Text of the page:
Citation: 2012 TCC 63
HER MAJESTY THE QUEEN,
[OFFICIAL ENGLISH TRANSLATION]
REASONS FOR JUDGMENT
 This is an appeal from reassessments dated August 25, 2008, for the 2006 and 2007 taxation years.
 The appellant is a lawyer and she regularly appears in civil court proceedings.
 I will examine separately the evidence and the law applicable to the issues.
 The appellant is a shareholder of the corporation Gestion R.G.T.L. Inc. The common operating costs of the law firm where the appellant works are paid by Gestion R.G.T.L. Inc.
 During the two taxation years at issue, the appellant's accounts receivable to Gestion R.G.T.L. were over $15,000. No interest was charged on this debt.
 The facts I have described in the preceding paragraph are not in dispute.
 In a commercial context, a supplier often gives clients a period for paying invoices, for example 30 or 60 days before charging interest. However, it is not normal for a supplier to indefinitely refrain from charging interest on an account receivable.
 The Minister submits that, under subsections 15(1) and 15(9) and subsection 80.4(2) of the Income Tax Act, there is a deemed benefit. The details about the amount of the account receivable and the calculation of the benefit appear at tab 6 of Exhibit I-1. The calculation is not in dispute.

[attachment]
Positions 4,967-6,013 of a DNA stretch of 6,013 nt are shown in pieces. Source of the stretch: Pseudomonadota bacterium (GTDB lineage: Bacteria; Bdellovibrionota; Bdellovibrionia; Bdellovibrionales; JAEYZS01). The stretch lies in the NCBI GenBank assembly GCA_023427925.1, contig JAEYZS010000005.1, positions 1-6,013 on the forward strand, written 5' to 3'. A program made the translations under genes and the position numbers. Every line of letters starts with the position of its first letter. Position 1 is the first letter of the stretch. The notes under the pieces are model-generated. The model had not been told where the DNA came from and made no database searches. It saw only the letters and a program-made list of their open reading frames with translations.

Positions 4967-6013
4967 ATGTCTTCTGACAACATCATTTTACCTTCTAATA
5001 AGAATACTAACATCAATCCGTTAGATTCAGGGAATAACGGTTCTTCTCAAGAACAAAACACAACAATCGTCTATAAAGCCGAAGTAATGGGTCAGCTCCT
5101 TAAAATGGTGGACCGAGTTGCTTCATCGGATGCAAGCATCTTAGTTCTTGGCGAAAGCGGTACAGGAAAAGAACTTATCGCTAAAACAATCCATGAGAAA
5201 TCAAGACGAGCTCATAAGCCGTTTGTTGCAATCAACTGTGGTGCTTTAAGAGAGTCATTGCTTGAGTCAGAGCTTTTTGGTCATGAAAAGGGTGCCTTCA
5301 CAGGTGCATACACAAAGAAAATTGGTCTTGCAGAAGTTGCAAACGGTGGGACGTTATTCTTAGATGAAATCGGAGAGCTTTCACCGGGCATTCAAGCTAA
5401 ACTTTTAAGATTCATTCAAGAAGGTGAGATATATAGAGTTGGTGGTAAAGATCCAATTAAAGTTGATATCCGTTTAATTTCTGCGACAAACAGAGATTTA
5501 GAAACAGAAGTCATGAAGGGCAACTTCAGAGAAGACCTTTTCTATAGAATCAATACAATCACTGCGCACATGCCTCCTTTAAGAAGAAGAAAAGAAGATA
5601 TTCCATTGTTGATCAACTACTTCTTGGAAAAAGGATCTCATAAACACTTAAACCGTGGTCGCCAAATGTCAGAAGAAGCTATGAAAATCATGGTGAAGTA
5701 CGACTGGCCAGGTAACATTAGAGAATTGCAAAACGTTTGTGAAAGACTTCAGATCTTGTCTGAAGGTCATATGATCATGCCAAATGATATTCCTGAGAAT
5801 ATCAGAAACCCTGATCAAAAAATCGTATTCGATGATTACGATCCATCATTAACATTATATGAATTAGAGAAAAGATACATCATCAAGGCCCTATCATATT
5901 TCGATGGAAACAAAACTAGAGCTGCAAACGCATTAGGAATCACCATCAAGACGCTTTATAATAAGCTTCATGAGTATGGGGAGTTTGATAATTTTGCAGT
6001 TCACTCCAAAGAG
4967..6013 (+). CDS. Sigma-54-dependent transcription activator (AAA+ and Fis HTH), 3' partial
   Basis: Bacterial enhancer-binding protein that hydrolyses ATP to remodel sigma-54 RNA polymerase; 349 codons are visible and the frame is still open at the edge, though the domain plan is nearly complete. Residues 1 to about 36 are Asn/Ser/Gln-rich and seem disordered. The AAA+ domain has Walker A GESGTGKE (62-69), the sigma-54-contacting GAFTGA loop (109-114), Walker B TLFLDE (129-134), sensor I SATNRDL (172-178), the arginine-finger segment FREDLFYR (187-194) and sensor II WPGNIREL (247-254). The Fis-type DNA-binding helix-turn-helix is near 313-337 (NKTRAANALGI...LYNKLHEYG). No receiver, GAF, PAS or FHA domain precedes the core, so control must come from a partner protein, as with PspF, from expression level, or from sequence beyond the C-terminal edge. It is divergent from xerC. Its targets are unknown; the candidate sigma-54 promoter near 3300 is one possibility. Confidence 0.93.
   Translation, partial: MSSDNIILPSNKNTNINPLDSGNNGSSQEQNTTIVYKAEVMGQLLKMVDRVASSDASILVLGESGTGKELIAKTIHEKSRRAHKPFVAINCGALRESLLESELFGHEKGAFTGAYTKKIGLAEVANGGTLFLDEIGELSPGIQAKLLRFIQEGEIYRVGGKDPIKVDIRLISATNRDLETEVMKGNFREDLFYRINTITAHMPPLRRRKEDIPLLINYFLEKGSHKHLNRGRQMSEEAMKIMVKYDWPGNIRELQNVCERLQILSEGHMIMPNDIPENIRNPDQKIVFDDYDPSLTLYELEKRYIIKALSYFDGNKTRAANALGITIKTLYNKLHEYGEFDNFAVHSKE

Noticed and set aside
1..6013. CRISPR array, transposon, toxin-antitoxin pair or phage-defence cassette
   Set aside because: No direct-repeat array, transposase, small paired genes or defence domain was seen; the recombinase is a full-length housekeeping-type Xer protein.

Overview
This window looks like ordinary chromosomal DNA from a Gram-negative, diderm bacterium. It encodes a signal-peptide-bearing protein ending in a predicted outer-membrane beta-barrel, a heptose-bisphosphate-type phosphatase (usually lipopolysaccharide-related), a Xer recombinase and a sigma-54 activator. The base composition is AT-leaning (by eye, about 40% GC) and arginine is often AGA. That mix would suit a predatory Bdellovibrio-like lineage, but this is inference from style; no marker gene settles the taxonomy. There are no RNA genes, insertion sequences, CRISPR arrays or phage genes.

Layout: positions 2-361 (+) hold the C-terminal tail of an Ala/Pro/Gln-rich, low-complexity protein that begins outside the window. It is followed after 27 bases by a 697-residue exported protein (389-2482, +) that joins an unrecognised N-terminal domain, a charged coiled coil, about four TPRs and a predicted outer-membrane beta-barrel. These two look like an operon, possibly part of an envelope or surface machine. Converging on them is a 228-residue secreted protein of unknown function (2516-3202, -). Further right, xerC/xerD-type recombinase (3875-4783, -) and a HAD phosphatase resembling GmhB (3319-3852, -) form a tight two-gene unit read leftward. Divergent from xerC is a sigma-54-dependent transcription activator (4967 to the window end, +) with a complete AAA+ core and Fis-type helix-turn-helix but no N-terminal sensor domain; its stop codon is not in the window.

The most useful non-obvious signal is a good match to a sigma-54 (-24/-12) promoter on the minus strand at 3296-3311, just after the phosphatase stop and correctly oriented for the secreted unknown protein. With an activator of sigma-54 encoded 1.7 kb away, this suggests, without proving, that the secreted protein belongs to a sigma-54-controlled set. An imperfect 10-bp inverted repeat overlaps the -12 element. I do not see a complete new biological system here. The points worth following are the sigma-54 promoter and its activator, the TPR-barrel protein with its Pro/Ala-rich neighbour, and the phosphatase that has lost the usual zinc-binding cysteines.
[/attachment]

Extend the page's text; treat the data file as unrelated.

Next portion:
Here are the relevant provisions of these subsections:
15(1) Where at any time in a taxation year a benefit is conferred on a shareholder, … by a corporation …
the amount or value thereof shall … be included in computing the income of the shareholder for the year.
(9) Where an amount in respect of a loan or debt is deemed by section 80.4 to be a benefit received by a person … the amount is deemed … to be a benefit conferred in the year on a shareholder….
(2) Where a person … was
(a) … a shareholder of a corporation,
and by virtue of that shareholding that person … received a loan from, or otherwise incurred a debt to, that corporation, … the person … shall be deemed to have received a benefit in a taxation year equal to the amount, if any, by which
(d) all interest on all such loans and debts computed at the prescribed rate on each such loan and debt for the period in the year during which it was outstanding;
(e) the amount of interest for the year paid on all such loans and debts not later than 30 days after the later of the end of the year ….
 There is no doubt that these provisions apply in this case. The appellant is a shareholder of Gestion R.G.T.L. and owed a debt to this corporation; no interest was paid.
 The appellant considers this to be the most important issue. She appears regularly before courts.
 In certain circumstances, she has to be gowned.